Emily Gwavava, Pangaea Zimbabwe AIDS Trust (PZAT)

This post is part of a five-part series about the strategic priorities of the Maximizing Options to Advance Informed Choice for HIV Prevention (MOSAIC) project.

In Zimbabwe, the Medicines Control Authority’s approval of the PrEP ring in July 2021 was met with great excitement — and recognition that we still had a lot of work to do to prepare for introduction.

The ministry and its partners had begun raising awareness about the ring among health care providers. In 2021, we also updated the national guidelines on pre-exposure prophylaxis (PrEP) and the PrEP training manual to include the ring.

Then, in December, we learned that another HIV prevention method might be on the way. An injectable, CAB-PrEP, had been approved by the U.S. Food and Drug Administration and was being considered by other national regulatory authorities.

For Zimbabwe and other countries in eastern and southern Africa, the emergence of these new forms of PrEP presents a remarkable opportunity to offer potential users a range of choices to better meet their HIV prevention needs.

However, the prospect of a multi-method market, with HIV prevention products that have different routes of administration and adherence requirements, also poses challenges for ministries of health already grappling with how their policies and programs can promote and support effective use of oral PrEP.

Helping countries create an enabling environment for the smooth introduction and subsequent scale-up of novel PrEP products is one of the MOSAIC project’s five strategic priorities. We will work with ministries of health and other partners to expedite product introduction in policies and programs in five ways:

  1. Building a healthy global market: MOSAIC will work with product developers, national health authorities, civil society representatives, and other stakeholders to develop a multi-product market for HIV prevention. We will coordinate efforts to gain a better understanding of potential public- and private-sector markets for PrEP products, forecast demand for these products, and diagnose and address supply- and demand-side barriers to product access.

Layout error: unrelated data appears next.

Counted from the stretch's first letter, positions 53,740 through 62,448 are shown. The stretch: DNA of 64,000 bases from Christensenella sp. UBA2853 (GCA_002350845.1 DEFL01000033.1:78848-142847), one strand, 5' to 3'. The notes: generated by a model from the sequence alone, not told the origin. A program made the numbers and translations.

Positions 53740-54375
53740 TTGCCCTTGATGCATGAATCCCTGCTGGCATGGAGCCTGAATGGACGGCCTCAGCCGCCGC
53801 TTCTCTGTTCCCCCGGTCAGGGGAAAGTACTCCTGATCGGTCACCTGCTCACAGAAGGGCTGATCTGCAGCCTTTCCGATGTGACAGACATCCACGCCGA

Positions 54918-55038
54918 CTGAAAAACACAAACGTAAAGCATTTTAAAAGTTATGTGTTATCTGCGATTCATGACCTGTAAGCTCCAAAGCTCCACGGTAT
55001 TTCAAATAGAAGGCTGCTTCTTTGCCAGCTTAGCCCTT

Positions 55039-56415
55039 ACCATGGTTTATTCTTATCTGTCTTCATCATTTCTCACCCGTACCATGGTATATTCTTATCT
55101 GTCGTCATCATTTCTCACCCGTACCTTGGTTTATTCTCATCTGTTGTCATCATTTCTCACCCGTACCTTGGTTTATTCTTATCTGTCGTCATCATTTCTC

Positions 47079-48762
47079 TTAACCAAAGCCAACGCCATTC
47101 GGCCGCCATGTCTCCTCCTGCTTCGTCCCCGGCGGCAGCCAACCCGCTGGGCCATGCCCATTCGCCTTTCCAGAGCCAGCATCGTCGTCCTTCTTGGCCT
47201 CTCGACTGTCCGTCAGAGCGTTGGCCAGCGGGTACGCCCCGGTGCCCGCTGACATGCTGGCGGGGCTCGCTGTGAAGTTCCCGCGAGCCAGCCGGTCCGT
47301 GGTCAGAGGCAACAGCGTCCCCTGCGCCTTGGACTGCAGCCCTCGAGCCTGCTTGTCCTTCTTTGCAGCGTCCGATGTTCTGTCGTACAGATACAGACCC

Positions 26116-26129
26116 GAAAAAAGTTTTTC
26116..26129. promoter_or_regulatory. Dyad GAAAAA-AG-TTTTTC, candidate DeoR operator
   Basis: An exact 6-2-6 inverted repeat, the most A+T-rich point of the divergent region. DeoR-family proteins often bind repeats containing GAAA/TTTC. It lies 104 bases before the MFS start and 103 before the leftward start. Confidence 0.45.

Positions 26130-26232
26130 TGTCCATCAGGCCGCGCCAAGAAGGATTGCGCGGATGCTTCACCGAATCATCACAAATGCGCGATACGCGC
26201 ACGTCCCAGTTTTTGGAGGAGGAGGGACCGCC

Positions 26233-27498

2. Applying evidence and end-user insights in policies and programs: Using findings and insights from MOSAIC introduction studies and other PrEP research and programs, we will work with government partners to design national policies, clinical guidelines, and implementation plans that enable effective introduction of PrEP products. We will also develop tools and templates that can be used to adapt policies and plans as new products come to market.
  3. Engaging civil society representatives: Respectful partnerships with community stakeholders will help facilitate local ownership, build more equitable relationships, and increase the likelihood of success. MOSAIC will engage advocates, civil society partners, and members of community organizations — especially youth — as co-leaders, co-creators, co-authors, co-facilitators, and key advisors in designing and evaluating product introduction plans.
  4. Enhancing demand generation and marketing: Much is known about how beliefs, perceptions, stigma, and norms affect uptake and use of HIV prevention products, but less is known about how to change them. MOSAIC will apply evidence and use consumer-centered design methods to tailor communication and marketing solutions to meet potential users’ needs and support effective use of PrEP products.
  5. Strengthening drug resistance monitoring: We recognize that new product introduction and expanded use of PrEP will intensify the need to monitor for potential HIV drug resistance. MOSAIC will build partnerships with local laboratories to ensure countries have the tools they need to conduct HIV resistance testing and inform national policies for addressing drug resistance in HIV prevention programs.

As a result of these efforts, we envision an environment where end-users, providers, and their communities are equipped with the knowledge, tools, and resources to support accessible, effective, and impactful PrEP programming.

An empowering moment

On March 11, 2022, the South African Health Products Regulatory Authority (SAHPRA) approved the PrEP ring for use by women 18 and older for HIV prevention, joining Zimbabwe as one of the first countries to take this critical step toward product introduction.

“This is an extraordinary opportunity, after years of research, planning, and hard work, to increase the choice of HIV prevention methods for South African women,” says Elmari Briedenhann, a technical lead at Wits Reproductive Health and HIV Institute. “We view this as an empowering moment for women globally and look forward to working with the Department of Health, our MOSAIC partners, and all of the great stakeholders and organizations in South Africa to support policies and programs that make that vision of informed choice a reality.”

Featured Image: Canva